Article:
When mounted, the location of the computer's (quite small) power button towards the bottom of the unit makes for an awkward reach, especially if the audio jacks or front USB ports have any cables sticking out from them. The same goes for the card reader. We'd much prefer to access such functions while seated in front of the monitor.
The computer's physical dimensions rule out the inclusion of an internal optical drive, which is fine-going this small requires some compromise. However, ViewSonic supplies the System Recovery software, User Guide and Drivers on CD-ROMs. Granted, external optical drives are cheap and readily available, and you'll need one anyway if you plan to rip any music to the computer, but we'd really prefer that ViewSonic supply these things on a memory card or thumb drive, just so everything works together right out of the box.
The package does also include a stand for the computer, should you choose to leave it freestanding.
The system booted up on the first try without any issues and with minimal bloatware. The only demo products on the desktop were a Microsoft Office 60-day trial and a Trend Micro 30-day anti-virus trial.
Audio & Video Encoding Performance
Here's a CPU-Z screenshot showing some detailed specs of what's running under the VOT125's hood:
We'll be running the ViewSonic VOT125 through the standard net-top test regime here at TweakTown, which includes iTunes Encoding and Media Transcoding.
Please note that no 3DMark or game tests are included for our net-top reviews since they are not powerful enough to run the graphics-intensive tests. All systems are tested "as is", which means operating systems and drivers can and do vary and some come pre-installed with applications that may or may not affect performance.
Any anti-virus or security applications are disabled and uninstalled before any testing is started as they can affect test numbers.
For the iTunes encoding test we took the White Stripes - Under Great White Northern Lights album in MP3 format and encode it to AAC format using iTunes and time the results with a stopwatch.
All tests are performed with the system in High Performance mode with minimum CPU set to 100%.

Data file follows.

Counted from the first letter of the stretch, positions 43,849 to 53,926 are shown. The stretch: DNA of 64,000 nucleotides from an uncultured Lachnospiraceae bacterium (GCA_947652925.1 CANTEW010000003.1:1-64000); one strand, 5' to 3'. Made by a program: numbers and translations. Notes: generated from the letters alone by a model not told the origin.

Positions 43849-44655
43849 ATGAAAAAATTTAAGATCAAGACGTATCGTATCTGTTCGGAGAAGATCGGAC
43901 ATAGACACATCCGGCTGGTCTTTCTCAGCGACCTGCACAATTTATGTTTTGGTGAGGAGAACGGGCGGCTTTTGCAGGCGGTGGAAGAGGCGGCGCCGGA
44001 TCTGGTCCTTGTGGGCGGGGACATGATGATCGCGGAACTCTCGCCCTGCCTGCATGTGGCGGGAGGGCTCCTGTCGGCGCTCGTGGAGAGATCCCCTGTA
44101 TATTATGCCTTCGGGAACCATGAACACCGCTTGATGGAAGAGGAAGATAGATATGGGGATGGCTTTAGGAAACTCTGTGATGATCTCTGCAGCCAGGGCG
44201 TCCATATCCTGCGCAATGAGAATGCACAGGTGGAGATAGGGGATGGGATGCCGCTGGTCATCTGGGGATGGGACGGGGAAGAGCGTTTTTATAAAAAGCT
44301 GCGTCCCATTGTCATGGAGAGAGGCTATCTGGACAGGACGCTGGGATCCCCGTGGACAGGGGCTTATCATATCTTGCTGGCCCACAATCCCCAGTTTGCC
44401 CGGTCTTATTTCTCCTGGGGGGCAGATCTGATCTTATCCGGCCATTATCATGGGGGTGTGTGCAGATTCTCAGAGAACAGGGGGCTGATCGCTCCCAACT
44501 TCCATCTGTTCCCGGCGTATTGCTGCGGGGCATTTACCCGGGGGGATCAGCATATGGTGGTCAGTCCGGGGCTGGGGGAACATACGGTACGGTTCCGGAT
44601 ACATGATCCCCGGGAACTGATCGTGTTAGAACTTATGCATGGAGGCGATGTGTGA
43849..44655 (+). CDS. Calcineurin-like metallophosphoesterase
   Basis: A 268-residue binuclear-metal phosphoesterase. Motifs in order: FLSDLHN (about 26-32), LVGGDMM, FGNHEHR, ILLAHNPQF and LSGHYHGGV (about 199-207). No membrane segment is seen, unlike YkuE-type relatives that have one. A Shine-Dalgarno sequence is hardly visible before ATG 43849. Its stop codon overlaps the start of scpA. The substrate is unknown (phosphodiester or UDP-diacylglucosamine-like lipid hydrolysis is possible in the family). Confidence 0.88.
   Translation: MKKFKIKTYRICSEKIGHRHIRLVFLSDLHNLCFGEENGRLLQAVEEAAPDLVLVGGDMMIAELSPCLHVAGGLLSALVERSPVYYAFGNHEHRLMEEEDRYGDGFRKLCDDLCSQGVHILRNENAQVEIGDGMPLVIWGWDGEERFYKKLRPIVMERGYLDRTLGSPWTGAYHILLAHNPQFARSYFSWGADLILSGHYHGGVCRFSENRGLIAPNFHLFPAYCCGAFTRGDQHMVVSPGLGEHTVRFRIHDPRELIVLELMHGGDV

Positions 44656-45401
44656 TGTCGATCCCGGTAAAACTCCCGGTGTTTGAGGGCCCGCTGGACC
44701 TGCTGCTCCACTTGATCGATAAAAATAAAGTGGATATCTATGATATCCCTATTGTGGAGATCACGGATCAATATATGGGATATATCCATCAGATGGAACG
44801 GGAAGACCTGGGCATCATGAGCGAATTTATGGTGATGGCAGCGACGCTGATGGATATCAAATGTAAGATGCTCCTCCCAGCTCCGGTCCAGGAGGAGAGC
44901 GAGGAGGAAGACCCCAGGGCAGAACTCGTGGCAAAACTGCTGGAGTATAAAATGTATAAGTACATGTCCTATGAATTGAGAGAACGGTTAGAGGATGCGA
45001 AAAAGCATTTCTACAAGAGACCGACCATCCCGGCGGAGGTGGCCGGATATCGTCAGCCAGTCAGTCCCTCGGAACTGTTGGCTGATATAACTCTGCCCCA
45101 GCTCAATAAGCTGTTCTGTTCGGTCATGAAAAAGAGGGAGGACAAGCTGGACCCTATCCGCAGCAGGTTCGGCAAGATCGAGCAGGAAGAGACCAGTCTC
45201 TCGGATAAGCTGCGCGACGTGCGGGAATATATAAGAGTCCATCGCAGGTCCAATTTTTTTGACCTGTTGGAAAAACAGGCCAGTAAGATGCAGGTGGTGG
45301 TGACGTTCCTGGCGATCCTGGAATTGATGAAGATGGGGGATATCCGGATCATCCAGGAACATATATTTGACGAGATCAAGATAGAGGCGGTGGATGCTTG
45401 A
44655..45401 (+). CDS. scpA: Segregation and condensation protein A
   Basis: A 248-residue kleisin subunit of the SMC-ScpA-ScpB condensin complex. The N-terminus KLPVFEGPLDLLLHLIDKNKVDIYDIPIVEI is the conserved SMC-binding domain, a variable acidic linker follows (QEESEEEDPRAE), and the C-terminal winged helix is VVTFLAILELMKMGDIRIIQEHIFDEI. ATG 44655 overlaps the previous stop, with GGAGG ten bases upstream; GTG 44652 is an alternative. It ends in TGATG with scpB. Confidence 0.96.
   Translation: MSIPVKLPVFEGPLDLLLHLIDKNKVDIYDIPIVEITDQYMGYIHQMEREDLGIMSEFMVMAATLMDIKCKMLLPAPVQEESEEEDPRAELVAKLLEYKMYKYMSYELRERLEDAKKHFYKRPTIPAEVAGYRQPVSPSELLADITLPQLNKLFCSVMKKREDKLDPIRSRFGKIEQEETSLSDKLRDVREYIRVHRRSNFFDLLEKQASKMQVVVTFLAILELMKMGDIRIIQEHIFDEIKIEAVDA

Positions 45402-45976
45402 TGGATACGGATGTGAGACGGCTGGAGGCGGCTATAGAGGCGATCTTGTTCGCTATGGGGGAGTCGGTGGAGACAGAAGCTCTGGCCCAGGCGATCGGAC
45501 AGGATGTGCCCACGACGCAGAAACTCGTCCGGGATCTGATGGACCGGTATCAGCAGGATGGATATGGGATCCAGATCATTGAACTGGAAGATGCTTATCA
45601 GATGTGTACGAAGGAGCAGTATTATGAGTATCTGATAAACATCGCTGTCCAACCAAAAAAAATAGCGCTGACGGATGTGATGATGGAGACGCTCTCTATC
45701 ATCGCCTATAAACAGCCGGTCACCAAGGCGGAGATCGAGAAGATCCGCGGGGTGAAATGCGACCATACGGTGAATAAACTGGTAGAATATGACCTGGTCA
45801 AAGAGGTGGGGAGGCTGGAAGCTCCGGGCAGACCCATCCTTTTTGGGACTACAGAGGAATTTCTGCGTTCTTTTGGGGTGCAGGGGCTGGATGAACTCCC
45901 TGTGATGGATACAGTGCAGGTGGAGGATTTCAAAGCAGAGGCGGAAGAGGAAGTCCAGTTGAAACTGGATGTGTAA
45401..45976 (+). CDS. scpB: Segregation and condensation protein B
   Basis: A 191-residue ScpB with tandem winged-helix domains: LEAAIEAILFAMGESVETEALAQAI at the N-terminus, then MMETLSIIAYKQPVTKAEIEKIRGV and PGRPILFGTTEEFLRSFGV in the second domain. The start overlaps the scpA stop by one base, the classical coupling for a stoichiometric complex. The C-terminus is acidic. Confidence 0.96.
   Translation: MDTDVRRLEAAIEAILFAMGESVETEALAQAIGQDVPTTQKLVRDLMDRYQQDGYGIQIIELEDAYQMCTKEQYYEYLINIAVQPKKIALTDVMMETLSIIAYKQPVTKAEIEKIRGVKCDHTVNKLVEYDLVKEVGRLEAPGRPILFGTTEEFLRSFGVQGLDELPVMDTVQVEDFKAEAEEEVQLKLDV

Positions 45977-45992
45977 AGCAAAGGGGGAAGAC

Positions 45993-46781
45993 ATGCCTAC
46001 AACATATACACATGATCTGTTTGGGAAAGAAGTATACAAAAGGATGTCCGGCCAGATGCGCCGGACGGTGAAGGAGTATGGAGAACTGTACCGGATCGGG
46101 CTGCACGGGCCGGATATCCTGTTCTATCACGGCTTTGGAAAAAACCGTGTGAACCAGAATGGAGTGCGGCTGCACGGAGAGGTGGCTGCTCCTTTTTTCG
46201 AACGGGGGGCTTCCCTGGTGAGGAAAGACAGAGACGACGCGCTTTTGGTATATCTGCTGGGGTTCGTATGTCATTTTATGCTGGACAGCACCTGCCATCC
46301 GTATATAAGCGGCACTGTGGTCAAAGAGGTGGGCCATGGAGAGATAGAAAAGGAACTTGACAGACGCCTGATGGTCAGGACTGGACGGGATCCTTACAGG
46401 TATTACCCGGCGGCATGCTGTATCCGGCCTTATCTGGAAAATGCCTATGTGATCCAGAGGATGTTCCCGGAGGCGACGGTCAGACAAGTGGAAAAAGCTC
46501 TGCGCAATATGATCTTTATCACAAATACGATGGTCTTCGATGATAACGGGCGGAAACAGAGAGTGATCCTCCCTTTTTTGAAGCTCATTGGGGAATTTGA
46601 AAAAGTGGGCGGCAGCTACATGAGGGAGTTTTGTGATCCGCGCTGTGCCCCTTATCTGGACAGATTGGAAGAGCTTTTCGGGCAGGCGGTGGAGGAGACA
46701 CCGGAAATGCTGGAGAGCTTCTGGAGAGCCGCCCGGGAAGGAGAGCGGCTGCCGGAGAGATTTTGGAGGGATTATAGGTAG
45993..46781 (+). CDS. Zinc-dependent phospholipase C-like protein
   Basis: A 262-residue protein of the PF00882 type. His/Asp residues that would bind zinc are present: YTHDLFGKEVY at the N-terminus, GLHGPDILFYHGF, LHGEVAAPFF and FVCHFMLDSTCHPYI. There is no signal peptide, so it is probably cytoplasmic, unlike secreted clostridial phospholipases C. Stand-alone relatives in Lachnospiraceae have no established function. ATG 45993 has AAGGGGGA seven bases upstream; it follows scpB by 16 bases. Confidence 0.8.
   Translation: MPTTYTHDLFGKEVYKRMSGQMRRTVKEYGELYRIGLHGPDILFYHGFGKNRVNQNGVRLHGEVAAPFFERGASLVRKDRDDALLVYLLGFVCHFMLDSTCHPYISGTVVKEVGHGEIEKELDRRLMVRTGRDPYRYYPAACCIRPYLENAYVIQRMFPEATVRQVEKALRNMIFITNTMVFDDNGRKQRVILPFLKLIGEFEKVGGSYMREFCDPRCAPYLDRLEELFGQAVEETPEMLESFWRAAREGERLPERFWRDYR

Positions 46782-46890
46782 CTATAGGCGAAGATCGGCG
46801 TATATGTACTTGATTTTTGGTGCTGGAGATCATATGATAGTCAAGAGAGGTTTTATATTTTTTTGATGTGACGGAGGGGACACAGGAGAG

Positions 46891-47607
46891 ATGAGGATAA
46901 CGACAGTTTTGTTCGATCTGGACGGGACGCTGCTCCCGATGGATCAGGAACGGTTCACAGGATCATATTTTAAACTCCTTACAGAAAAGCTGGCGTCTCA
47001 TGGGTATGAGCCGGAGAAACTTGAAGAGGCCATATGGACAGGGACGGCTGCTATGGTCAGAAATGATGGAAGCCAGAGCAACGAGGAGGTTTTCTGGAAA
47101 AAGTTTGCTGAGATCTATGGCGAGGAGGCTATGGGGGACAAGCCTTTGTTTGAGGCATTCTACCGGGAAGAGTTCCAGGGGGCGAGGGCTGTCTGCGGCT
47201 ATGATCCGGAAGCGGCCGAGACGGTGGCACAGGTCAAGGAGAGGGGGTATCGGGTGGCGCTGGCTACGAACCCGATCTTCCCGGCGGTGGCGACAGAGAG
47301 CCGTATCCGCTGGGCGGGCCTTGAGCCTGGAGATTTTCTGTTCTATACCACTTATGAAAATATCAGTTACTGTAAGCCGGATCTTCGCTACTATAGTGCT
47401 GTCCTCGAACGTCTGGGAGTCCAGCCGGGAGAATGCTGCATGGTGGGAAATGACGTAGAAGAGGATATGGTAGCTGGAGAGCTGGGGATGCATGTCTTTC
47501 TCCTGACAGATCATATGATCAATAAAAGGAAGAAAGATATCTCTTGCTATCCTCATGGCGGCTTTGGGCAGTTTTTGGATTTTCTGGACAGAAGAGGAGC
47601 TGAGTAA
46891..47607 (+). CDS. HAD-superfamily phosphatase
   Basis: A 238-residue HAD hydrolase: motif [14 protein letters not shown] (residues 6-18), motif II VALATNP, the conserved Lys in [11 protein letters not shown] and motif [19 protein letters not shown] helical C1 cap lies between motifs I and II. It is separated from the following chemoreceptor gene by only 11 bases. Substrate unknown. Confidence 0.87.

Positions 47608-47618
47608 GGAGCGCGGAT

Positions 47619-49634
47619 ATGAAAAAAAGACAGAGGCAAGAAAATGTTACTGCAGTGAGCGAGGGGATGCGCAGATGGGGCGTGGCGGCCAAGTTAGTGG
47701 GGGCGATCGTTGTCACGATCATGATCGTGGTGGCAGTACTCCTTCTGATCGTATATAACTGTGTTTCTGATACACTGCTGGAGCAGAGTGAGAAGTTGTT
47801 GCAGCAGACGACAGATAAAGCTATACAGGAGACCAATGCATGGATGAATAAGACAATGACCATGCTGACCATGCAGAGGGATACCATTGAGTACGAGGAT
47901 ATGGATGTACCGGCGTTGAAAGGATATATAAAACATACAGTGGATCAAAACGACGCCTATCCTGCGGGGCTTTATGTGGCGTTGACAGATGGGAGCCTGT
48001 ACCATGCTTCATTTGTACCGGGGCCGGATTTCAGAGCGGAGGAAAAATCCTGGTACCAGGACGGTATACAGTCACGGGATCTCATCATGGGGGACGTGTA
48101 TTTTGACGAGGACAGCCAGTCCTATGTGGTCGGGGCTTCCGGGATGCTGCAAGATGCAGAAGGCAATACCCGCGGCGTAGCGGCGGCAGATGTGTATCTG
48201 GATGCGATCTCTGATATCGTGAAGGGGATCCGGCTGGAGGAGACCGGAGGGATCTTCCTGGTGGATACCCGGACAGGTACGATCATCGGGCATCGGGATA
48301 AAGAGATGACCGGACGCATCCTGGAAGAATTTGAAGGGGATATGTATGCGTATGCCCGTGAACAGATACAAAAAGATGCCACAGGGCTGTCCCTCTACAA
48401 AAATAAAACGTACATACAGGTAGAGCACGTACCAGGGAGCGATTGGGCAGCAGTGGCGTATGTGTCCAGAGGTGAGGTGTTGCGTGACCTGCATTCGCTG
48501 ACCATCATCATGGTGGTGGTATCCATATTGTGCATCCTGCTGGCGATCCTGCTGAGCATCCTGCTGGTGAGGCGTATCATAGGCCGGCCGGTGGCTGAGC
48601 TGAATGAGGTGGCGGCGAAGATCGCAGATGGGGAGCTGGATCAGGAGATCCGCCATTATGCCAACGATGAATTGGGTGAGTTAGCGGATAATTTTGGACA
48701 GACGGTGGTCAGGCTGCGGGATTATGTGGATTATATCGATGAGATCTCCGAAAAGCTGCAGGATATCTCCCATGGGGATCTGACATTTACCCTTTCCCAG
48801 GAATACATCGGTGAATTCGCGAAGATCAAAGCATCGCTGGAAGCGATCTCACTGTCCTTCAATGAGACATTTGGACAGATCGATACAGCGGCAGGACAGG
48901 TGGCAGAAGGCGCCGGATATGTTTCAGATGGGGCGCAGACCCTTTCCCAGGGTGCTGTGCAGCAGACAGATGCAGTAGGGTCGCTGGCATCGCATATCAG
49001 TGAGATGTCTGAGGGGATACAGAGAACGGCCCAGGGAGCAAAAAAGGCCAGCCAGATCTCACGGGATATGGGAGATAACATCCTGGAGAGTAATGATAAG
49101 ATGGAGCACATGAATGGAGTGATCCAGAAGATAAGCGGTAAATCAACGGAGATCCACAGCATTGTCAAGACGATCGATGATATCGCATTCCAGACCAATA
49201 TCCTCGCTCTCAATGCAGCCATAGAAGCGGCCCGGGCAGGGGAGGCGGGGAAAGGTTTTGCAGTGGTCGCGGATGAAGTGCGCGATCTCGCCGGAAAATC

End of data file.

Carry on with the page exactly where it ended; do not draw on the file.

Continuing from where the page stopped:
The VOT125 took 197 seconds to complete this task, which is a bit slower than it takes on many of the laptops we've tested, but is far faster than the majority of netbooks and net-tops we've previously reviewed.
For the movie-encoding test, we took the Microsoft Magic of Flight VC-1 WMV (1080p HD) video with six-channel audio and transcode it to XviD (1080p HD) with LAME MP3 two-channel audio and an MP4 container using MediaCoder 0.7.3.4616 32-bit edition.
All tests are performed with the system in High Performance mode with minimum CPU set to 100%.
The VOT125 took 716 seconds to complete this task and the same comparisons hold true with the iTunes encoding test.
We found the VOT125 perfectly capable of handling nearly any general/office computing task we asked of it. Though the machine is by no means a multimedia powerhouse, it performed admirably when playing music in iTunes or streaming Pandora. Likewise, it handled video clips on YouTube and Hulu without any glitches.
However, despite the monitor's "SRS Premium Sound" technology, we had a far more pleasurable listening and viewing experience when using headphones, rather than using the harsh, trebly built-in speakers.
The machine did sometimes have difficulty playing back high-def content, depending on the size of the media file and if any other applications were running.
The VX2739wm monitor has an "ECO-mode" that, according to ViewSonic, lowers its energy consumption by as much as 30%, the practical effect of which is a significantly dimmer picture. While this setting was fine in a medium- to low-light situation, we much preferred a brighter image when using the monitor during the daytime.
The VOT125 will run Warcraft, although just barely and only on the lowest graphics settings. So as far as gaming goes, you'd better like the casual variety.
Both the computer and the monitor have HDMI connectivity, so we wanted to test that out. Connecting the two with a HDMI cable produced a slightly overscanned image (i.e. the Windows desktop image didn't fit completely on the screen. It lost a bit around the edges, almost completely obscuring the Start button and system tray).